<span>Or is the GDP recovery (and full employment) best reflected by REAL-National Product which peaked (3rd qtr 2007) @ $13,563.3T.  </span>
    <span>REAL-National Product stands @ $13,246.0T (4th qtr 2009), still below the 2007 peak.</span></span>

    </span>

    ReplyDelete
  3. I disagree.

    "<span><span><span><span>The FED's only achievable mandate revolves around stabilizing price indices.  </span></span> "</span></span>

    The Fed's only achievable mandate is to reach its self-determined interest rate target. That's it!

    Rebecca

    ReplyDelete
  4. <span>
    <p><span><span><span>BULL.  Our excessive rates of inflation (especially since 1965), has been due to an irresponsibly easy monetary policy.  Between 1965 and June of 1989, the operation of the trading desk has been dictated by the federal funds “bracket racket”.<span>  </span>Even when the level of non-borrowed reserves was used as the operating objective, the federal funds brackets were widened, not eliminated.<span>  </span>Ever since 1989 this monetary policy procedure has been executed by setting a series of creeping, or cascading, interest rate pegs.</span><span></span></span></span>
    </p><p><span><span><span>This has assured the bankers that no matter what lines of credit they extend, they can always honor them, since the Fed assures the banks access to costless <span>legal</span> reserves, whenever the banks need to cover their expanding loans – deposits.  </span><span></span></span></span>
    </p><p><span><span><span>Our monetary mismanagement has been the assumption that the money supply can be managed through interest rates.  We should have learned the falsity of that assumption in the Dec. 1941-Mar. 1951 period.  That was what the Treas. – Fed. Res. Accord of Mar. 1951 was all about   </span><span></span></span></span>
    </p><p><span><span><span>THE EFFECT OF TYING OPEN MARKET POLICY TO A FED FUNDS RATE IS TO SUPPLY ADDITIONAL (AND EXCESSIVE (AND COSTLESS) LEGAL RESERVES), TO THE BANKING SYSTEM WHEN LOAN DEMAND INCREASES.</span><span></span></span></span>
    </p><p><span><span>Since the member banks have no excess reserves of significance the banks have to acquire additional reserves to support the expansion of deposits, resulting from their loan expansion.  </span></span><span></span>
    </p><p> 
    </p></span>
    <p> 

    </p><p> </p>

    ReplyDelete
  5. <p><span><span>Apparently, the Fed’s technical staff either never learned, or forgot, how Roosevelt got his “2 percent war”.  This was achieved by having the Fed stand ready to buy (or sell) all Treasury obligations at a price which would keep the interest rate on “T” bills below one percent, and long-term bonds around 2 -1/2 percent, and all other obligations in between.<span>  </span>This was achieved through totalitarian means; involving the control of total bank credit and the specific rationing of that credit we had official price stability and “black market” inflation.<span>  </span></span><span></span></span>
    </p><p><span><span>The production of houses and automobiles was virtually stopped, and credit rationing severely reduced the demand for all types of goods and services not directly connected to the war effort.<span>  </span>This plus controls on prices and wages kept the reported rate of inflation down.<span>  </span></span><span></span></span>
    </p><p><span><span>Financing nearly 40% of WWII’s deficits through the creation of new money laid the basis for the chronic inflation this country has experienced since 1945.<span>  </span>Interest rates, especially long-term, would have averaged much higher had investors foreseen this inflation. This was reflected in the price indices as soon as price controls were removed.</span><span></span></span>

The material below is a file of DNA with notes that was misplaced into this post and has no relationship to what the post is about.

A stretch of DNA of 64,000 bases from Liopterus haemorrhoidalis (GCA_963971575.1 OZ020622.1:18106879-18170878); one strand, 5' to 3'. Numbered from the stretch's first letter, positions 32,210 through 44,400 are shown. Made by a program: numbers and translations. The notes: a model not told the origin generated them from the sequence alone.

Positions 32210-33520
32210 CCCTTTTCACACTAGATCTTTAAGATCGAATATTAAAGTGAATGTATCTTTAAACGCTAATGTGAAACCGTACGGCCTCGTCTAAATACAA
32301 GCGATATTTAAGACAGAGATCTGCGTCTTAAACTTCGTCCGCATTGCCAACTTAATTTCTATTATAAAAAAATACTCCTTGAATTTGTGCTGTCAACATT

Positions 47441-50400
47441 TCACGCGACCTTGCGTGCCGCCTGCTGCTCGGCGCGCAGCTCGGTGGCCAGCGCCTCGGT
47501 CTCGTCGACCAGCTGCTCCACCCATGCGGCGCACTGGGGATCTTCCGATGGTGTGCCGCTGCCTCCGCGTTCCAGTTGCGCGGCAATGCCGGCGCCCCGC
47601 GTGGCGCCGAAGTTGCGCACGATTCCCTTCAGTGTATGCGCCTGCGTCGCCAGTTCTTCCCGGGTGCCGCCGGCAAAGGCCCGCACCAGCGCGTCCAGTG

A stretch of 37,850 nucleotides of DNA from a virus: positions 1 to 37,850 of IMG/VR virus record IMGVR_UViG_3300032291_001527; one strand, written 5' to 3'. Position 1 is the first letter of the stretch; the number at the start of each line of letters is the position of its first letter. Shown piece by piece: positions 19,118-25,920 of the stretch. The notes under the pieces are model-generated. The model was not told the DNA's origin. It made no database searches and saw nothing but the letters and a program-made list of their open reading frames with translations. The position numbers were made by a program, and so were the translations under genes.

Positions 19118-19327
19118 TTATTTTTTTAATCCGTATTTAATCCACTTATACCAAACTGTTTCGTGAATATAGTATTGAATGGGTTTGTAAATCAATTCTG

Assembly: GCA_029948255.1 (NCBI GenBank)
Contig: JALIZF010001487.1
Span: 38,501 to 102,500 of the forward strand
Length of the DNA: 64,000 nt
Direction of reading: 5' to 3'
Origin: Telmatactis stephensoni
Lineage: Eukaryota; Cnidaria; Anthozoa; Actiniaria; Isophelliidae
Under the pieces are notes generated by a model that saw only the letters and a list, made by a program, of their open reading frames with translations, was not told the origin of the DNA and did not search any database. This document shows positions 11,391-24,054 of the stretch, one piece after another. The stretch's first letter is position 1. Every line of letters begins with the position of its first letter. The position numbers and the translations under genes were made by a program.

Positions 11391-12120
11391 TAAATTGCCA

</p><p><span><span>There were recently 5 interest rates (ceilings tied to the Primary Credit Rate @.50%), that the Fed could directly control in the short-run; the effect of Fed operations on all other interest rates is still INDIRECT, and varies WIDELY over time, and in MAGNITUDE.</span><span></span></span>
    </p><p><span><span>The money supply could never be managed by any attempt to control the cost of credit (i.e., thru interest rates pegging governments, or thru "floors", "ceilings", "corridors", "brackets", etc).<span>  </span>IORs will exacerbate thIS Keynesian fallacy The FED cannot control interest rates, even in the short-end of the market, except temporarily.  By attempting to slow the rise in the renumeration rate the FED will pump an excessive volume of costless legal reserves into the member banks.</span><span></span></span>
    </p><p><span>THIS IS THE PROCESS BY WHICH THE FED FINANCED OUR RAMPANT REAL-ESTATE SPECULATION.</span><span></span></p>

    ReplyDelete
  6. I don't understand why fixed income underwriters aren't more upset about having to compete with the Fed for bank reserves.  1.2 trillion (up from $60 billion two years ago) there, plus all that new treasury debt.  It's a wonder anyone buys corporate bonds anymore.  Remember back when banks were supposed to balance risk with treasuries, municipal, and corporate bonds.  Do you suppose the financial sector will ever return to that model which worked so well for so long?

    With a steeply progressive enough income tax, we could remove the inflationary pressure of full employment. http://bit.ly/FullEmployment

    ReplyDelete
  7. <span> <span> It is no surprise that Y/Y comparisons are down, but it occurs to me that you are not comparing to the bottom on each of your data points. It seems obvious that we have bounced off the bottom, and it also seems obvious that last year was higher on each of your data points, as your research confirms. None of that gives any insight into the future, however.</span></span>
    buy fire pit

    ReplyDelete